Jerry Bonkowski, The Sports Xchange
Brickyard 400 Has Plenty of Traction 17 Years Later
INDIANAPOLIS – One of the most monotonous, boring parts of being a Sprint Cup driver is taking part in so-called "tire tests."
If you ever want to see a driver simply going through the motions, a tire test is the best place to do it.
But one so-called tire test will forever stand out in NASCAR lore.
Back in 1992, while all their counterparts left Michigan International Speedway on a Sunday evening after a race there and headed back home towards North Carolina, nine other Cup teams detoured to Indianapolis – or more specifically, the legendary Indianapolis Motor Speedway.
For the first time in NASCAR history, Cup cars would spend the next two days, June 22 and 23, racing around IMS, all under the pretense of a "tire test."
In reality, it was anything but.
That two-day session, which featured Bill Elliott, Ernie Irvan, Darrell Waltrip, Mark Martin, the late Davey Allison, the late Dale Earnhardt, Ricky Rudd, Rusty Wallace and Kyle Petty, was actually a stealth plan by NASCAR president Bill France Jr. and Indianapolis Motor Speedway president Tony George to determine whether Cup cars could actually race at the legendary Brickyard.
Could they handle IMS's infamous four corners? Could they meander through the fabled "short chute" between turns 1 and 2? Could they stop quickly enough to enter pit road at a safe speed?
The answers after those two days of testing were unanimous: yes, yes and yes.
And while some additional tweaks had to be made to accommodate an actual Cup race at IMS, including changing pit road and its entry, two years later, what many thought they'd never see in their lifetime – an actual Cup race at Indianapolis – came to fruition with the inaugural running of the Brickyard 400 on Aug. 6, 1994.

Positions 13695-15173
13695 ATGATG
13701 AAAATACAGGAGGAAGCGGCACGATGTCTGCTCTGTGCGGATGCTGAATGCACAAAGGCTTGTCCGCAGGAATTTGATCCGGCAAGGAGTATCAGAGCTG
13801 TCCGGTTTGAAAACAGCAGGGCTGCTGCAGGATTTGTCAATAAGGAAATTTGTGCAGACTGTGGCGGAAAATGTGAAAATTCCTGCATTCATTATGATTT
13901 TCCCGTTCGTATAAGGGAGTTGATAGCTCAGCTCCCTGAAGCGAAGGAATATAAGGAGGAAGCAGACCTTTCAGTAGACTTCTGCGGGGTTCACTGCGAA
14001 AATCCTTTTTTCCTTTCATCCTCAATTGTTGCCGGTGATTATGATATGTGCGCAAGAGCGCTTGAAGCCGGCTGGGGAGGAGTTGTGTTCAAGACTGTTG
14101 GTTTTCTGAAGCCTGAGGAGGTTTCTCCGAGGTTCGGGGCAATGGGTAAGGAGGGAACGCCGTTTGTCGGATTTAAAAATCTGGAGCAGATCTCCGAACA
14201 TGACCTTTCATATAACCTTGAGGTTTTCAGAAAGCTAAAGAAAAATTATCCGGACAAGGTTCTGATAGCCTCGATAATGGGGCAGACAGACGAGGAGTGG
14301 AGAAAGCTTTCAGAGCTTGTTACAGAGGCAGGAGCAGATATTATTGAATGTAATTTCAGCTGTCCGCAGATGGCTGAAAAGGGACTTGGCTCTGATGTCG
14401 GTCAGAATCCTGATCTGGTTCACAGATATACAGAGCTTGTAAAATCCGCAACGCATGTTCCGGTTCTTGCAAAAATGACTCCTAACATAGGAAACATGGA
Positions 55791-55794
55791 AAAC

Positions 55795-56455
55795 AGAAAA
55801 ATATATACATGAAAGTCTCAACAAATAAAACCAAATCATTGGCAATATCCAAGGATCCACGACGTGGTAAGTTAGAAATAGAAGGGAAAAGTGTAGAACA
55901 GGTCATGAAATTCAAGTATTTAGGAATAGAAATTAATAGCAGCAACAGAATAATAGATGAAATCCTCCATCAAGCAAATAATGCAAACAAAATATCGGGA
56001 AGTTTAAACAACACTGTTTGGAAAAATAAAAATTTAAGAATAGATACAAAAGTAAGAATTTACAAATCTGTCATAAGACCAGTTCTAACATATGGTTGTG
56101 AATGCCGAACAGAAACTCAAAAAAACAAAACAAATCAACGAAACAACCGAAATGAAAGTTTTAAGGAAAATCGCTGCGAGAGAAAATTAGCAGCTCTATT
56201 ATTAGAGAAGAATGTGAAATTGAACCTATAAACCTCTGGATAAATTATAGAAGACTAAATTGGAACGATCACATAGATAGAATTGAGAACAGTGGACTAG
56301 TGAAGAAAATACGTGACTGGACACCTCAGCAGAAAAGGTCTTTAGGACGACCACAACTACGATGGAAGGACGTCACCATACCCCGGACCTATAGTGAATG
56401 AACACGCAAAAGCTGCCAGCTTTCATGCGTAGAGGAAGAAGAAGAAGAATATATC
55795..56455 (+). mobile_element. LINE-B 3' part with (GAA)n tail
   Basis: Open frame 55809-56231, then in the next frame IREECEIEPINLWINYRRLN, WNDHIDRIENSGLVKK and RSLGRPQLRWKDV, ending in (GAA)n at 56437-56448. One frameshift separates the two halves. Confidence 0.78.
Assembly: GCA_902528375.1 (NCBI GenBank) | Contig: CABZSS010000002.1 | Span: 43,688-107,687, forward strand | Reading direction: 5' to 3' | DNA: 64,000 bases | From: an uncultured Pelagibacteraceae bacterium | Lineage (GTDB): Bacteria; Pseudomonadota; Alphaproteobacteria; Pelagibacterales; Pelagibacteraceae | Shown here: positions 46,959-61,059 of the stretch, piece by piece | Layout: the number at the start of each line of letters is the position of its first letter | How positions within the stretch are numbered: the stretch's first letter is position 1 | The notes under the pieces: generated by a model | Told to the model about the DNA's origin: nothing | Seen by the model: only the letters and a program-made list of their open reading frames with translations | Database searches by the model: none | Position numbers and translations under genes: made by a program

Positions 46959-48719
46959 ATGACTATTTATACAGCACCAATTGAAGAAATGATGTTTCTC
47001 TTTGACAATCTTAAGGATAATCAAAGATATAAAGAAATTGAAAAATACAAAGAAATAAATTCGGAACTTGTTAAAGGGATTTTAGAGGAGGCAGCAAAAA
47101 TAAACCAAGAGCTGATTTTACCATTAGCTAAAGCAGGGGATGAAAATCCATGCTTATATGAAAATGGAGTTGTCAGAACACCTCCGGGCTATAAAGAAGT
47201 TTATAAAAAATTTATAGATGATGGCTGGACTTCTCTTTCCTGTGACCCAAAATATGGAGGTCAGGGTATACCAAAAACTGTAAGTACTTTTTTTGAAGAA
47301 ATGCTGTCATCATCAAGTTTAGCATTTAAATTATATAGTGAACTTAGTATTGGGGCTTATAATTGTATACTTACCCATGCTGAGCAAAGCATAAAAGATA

With the exception of the Daytona 500, no other race in NASCAR history has grown as quickly and became as popular in such a short period of time as the Brickyard 400.
In just 17 short years, the 400 has established itself as arguably the second-most popular race on the Cup schedule behind the Daytona 500.
Other tracks that have come online during the same relative time period – New Hampshire (1993), Chicagoland and Kansas (both 2001) – can only dream about the kind of success that has taken place at the Brickyard since the first green flag dropped there on a NASCAR race in 1994.
As we prepare for Sunday's 18th annual renewal of the 400, perhaps more than any race other than Daytona, the 400 is as wide open of a race as you'll find – and it doesn't have Daytona's restrictor plates to hold down horsepower and bonsai driver moves.
Sure, we've seen some of the sport's greatest drivers win there, including four times by Jeff Gordon, three times by Jimmie Johnson and twice by Tony Stewart and Dale Jarrett.
But we've also seen unexpected winners like Ricky Rudd in 1997, Kevin Harvick in 2003 and last year's totally unexpected triumph by Jamie McMurray.
One other thing about the Brickyard 400 is its unanimous popularity among Cup drivers. No one hates to come there. Rather, returning to Indianapolis is always among the high points of each driver's schedule during the lengthy 36-race season.
And why shouldn't they look forward to it? It's not only the second-most popular race, it draws around 200,000 fans, has one of the biggest prize purses on the circuit and to leave IMS as a Brickyard 400 winner is one of the crowning accomplishments of any driver's career.
Even guys like Stewart, who grew up 50 miles away from Indianapolis and attended numerous Indy 500s, still can't get over that NASCAR has become its own type of institution and established its own legacy and lore at IMS.
"Every time I go through the tunnel and into the infield, I still get goose bumps," Stewart said a few years back – and he still feels that way.
When Stewart won his first Brickyard 400 in 2005 (he also won again in 2007), it was a side of him that we've never seen before. He had tears of joy, followed by the biggest smile he's ever had on his face. He sought out his father in the turn 2 stands immediately after winning to share one of the most special moments that can be shared between father and son.
While other drivers try to make as quick of a getaway from a racetrack as they can after a win, Stewart was so happy that day that he stuck around for nearly six hours after the race to accommodate every reporter, fellow driver and fan he could, jubilant in knowing that he finally was able to etch his name alongside some of his childhood heroes like A.J. Foyt and Rick Mears as Indy champions.
And to think, Stewart's win, as well as every other one that has occurred since the 1994 inaugural Brickyard, all share one thing in common: they all began with what so many drivers take for granted: a simple tire test.